Set some goals. Goals give us focus and keep the everyday tasks on track. They don’t have to be big lofty dreams of grandeur, assign yourself simple things to aim for like writing 1 blog post a week, landing a new client or getting your personal website up to scratch. Once you’ve got into the swing of meeting targets and deadlines for yourself, raise the bar a rung higher and break down the baby steps you need to take to get there.
Go Get That Worm
You may have perfectly honourable intentions to jump straight on your laptop after a long day in the office, but dinner, pub drinks or unwinding in front of the TV often get in the way of sitting down for a productive couple of hours. Flip your day around and squeeze in a few hours of work before your actual work. Not only will your brain be fresher than at the end of the day, but once you see how much you can get done before clocking in, those early starts will get easier. Yes, it will be a struggle at first, particularly if you’re not a morning person, but kick off with just one dawn-desk a week and then gradually build up from there. Inverting your routine means you’ll still have evenings free to hang out with friends and recharge.
Consistency Is Key
Little and often is going to be your new mantra when starting a side hustle. Don’t go setting wildly ambitious targets – swearing to pour every precious spare minute into your business straight out of the gate. It’s unrealistic and sets you up for a dollop of guilty disappointment when you don’t commit to those hard vows. Approach your consistency as you would a new habit, perhaps only spend an hour or so on your side gig a week to begin with. Then gradually notch it up until you’re at a level that’s viable to sustain in parallel to other areas of your life.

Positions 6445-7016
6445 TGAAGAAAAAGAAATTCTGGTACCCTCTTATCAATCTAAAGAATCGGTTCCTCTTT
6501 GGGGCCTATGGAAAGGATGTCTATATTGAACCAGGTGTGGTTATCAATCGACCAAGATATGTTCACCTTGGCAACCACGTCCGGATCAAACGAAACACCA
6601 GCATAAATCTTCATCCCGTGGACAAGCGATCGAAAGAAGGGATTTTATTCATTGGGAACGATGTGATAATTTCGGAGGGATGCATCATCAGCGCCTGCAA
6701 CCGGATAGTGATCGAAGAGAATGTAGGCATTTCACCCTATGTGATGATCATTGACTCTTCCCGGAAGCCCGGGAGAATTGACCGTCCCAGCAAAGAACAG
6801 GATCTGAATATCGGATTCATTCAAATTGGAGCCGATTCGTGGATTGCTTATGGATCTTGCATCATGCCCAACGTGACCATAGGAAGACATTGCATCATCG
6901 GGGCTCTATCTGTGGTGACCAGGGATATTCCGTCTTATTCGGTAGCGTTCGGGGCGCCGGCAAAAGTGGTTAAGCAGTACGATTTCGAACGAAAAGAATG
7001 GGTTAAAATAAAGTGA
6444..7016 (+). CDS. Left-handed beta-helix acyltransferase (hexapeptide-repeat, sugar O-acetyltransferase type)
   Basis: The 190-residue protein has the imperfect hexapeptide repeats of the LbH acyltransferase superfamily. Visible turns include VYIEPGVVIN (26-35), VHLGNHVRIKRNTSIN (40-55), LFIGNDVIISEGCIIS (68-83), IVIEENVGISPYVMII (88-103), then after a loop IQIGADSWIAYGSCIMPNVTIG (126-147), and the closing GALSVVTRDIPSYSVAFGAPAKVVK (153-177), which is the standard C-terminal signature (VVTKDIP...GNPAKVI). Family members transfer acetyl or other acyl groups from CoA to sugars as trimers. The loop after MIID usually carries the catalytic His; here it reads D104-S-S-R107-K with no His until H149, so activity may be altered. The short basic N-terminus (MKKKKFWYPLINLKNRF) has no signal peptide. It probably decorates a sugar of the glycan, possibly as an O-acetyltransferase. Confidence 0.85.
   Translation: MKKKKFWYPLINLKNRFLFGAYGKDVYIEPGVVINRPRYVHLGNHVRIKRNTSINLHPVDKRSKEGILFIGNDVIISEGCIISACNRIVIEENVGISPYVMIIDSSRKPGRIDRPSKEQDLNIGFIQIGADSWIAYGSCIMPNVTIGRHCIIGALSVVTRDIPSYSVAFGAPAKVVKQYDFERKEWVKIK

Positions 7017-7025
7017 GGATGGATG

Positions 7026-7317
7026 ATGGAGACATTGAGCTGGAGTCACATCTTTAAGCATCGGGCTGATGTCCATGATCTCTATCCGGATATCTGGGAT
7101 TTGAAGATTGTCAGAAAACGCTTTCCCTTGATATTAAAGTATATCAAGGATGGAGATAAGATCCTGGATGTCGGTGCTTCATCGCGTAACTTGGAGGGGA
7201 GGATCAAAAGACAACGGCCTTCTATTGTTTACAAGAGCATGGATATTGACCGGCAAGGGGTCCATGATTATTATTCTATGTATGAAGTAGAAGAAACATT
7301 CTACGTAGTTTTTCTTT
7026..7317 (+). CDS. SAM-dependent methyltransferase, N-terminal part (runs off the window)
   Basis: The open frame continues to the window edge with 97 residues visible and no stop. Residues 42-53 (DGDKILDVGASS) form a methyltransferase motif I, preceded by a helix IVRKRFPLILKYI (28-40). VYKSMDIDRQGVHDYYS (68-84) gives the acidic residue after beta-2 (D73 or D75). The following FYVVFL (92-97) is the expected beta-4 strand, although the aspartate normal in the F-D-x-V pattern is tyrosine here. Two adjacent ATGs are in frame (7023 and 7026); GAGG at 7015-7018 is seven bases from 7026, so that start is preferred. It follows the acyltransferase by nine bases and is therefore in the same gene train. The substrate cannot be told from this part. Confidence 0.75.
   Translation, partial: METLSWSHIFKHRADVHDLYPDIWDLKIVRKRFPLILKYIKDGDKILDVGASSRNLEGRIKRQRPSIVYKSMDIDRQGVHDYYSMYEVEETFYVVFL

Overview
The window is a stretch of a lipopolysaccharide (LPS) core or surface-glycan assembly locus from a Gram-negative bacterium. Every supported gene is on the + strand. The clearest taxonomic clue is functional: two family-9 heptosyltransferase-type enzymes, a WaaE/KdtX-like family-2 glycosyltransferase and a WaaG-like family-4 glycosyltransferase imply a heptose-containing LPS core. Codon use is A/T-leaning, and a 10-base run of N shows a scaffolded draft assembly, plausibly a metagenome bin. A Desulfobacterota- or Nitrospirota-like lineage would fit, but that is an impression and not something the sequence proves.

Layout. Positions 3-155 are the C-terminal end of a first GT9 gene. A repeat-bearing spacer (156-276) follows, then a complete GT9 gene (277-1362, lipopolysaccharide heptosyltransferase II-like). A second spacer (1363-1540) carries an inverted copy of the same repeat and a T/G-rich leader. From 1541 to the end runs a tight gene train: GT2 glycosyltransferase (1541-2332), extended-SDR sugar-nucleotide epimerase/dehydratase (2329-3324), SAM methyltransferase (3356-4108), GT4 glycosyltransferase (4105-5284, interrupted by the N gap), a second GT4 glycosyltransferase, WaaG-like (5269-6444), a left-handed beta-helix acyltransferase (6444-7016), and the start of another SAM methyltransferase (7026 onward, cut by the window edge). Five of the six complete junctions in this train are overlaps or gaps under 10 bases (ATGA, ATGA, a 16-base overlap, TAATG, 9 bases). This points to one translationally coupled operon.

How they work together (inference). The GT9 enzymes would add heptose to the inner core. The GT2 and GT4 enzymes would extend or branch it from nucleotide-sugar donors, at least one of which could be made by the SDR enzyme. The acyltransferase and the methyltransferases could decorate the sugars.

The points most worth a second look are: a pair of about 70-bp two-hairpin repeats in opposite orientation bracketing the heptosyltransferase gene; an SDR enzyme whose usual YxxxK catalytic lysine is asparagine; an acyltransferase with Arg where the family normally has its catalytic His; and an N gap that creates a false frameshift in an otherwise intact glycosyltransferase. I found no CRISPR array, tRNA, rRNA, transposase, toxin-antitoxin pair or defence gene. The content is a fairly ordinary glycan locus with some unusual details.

Put It In Your Diary
Going hand in hand with little and often, get into the practice of putting whenever you plan to work on your side hustle into your diary. Give it the same status of importance as you would a meeting with your manager or catch up with a friend – people you wouldn’t want to let down. Don’t flake out and cancel, don’t push it back, just get on and do it.
The Importance of Being Patient
The work is hard, the work is dull, the work is long. But it’s the slog work that creates success. Give yourself the gift of patience and accept you’re not going to become the equivalent to Jeff Bezos overnight, however, don’t let that dishearten your ambitions. Equally, don’t pressure yourself to know everything about everything right away and worry over ‘shoulda, woulda, coulda’ moves you chose not to follow. You will make mistakes and lots of them, that’s all part of the fun. Ride the downs as well as the ups, because that ‘cant-put-your-finger-on-it-feeling’ of steadily working on something that you’ve created from nothing is absolutely priceless.
If you’re raring to take your side hustle further but need a bit of help getting your head around where to start, take a peek at our jargon-free guide on how to pick the right eCommerce platform for you.